"Drill Now" Still a Good Idea
The days of $4.00 a gallon gas are gone for now, and with them the front-burner status of "drill, baby drill." Nonetheless, this is no time for complacency. The only reason for the sharp drop in oil and pump prices is a decline in demand due to the recession. But recessions do not last forever. Unless America begins to take action to increase supplies, prices will go right back up as soon as the economy turns around and demand picks up. Further, the process by which energy companies obtain a lease, explore for oil and gas, and then produce it takes a number of years to unfold, so the time to start things is now.
Expanded offshore drilling would also create jobs, and unlike the taxpayer-funded jobs in the proposed stimulus package, the jobs created by a reinvigorated domestic energy industry would be well-paying, long-term, and funded entirely by the private sector. And since the extra energy produced would help bring down future oil and natural gas prices, it would truly be a win-win for both producers and consumers.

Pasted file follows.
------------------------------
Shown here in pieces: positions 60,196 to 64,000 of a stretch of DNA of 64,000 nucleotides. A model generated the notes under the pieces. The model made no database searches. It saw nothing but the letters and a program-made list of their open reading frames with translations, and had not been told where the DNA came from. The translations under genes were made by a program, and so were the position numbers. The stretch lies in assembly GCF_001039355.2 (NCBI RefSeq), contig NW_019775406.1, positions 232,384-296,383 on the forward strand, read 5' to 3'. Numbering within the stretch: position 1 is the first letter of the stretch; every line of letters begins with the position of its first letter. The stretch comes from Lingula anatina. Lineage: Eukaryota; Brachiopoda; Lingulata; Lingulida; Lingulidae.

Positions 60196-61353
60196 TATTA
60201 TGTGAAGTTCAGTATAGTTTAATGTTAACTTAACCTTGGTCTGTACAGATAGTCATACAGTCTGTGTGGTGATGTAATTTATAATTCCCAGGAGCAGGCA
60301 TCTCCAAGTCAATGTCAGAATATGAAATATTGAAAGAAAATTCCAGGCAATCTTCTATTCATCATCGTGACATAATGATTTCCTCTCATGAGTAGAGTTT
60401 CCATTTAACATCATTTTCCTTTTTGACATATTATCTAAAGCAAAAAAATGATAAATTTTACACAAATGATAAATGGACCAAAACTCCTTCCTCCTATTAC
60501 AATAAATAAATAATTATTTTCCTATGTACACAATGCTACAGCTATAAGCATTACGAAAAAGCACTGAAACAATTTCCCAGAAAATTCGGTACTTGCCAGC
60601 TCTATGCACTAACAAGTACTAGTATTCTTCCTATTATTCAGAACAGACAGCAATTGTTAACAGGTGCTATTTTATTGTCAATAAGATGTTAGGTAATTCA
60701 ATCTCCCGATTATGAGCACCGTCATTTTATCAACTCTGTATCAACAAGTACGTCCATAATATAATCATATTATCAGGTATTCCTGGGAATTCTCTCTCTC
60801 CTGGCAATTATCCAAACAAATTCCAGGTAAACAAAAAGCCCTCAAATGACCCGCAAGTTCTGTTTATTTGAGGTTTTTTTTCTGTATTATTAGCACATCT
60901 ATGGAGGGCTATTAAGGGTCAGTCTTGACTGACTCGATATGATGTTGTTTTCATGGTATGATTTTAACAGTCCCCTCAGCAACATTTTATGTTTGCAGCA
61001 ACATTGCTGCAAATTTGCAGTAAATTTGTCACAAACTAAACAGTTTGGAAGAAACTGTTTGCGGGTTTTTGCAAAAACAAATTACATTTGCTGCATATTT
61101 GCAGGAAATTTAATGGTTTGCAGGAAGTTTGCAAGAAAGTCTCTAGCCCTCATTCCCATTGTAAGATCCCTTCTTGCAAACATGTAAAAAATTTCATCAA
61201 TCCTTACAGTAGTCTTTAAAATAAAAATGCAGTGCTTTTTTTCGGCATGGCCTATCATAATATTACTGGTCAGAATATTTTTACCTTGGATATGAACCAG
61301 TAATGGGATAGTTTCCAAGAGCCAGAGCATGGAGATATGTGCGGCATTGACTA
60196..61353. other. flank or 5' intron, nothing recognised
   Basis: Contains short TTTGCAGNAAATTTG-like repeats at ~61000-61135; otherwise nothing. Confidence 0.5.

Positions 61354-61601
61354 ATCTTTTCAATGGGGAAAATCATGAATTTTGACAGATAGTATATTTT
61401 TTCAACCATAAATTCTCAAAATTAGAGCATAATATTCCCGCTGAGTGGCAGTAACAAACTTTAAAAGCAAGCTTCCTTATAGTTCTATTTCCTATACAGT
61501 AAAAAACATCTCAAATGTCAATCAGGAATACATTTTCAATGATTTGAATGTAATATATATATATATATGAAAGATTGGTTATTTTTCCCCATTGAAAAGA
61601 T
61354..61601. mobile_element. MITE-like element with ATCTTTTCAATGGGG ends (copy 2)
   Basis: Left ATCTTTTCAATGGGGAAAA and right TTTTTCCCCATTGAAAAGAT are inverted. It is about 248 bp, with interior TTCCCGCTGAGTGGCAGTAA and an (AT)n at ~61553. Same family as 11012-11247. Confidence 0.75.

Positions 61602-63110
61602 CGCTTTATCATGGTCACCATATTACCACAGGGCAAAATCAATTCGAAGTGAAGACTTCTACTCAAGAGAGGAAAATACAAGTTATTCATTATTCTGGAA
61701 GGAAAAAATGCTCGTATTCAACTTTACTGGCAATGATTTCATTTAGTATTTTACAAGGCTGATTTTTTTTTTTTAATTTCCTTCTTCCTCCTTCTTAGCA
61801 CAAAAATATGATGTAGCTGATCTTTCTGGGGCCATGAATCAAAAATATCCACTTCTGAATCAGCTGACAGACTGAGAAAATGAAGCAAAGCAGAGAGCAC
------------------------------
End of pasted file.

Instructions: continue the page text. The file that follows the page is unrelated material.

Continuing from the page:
Don't Turn Back
Though this proposal was crafted by the outgoing Bush Administration, the Obama Administration would do well to continue with it. It sets out a sensible plan for moving expeditiously but not recklessly toward leasing new areas. The offshore oil and natural gas leasing process should not be delayed beyond the six months announced. The American people would be best served if this process leads expeditiously toward substantially expanded domestic offshore energy production in the years ahead.
Ben Lieberman is Senior Policy Analyst in Energy and the Environment in the Thomas A. Roe Institute for Economic Policy Studies at The Heritage Foundation.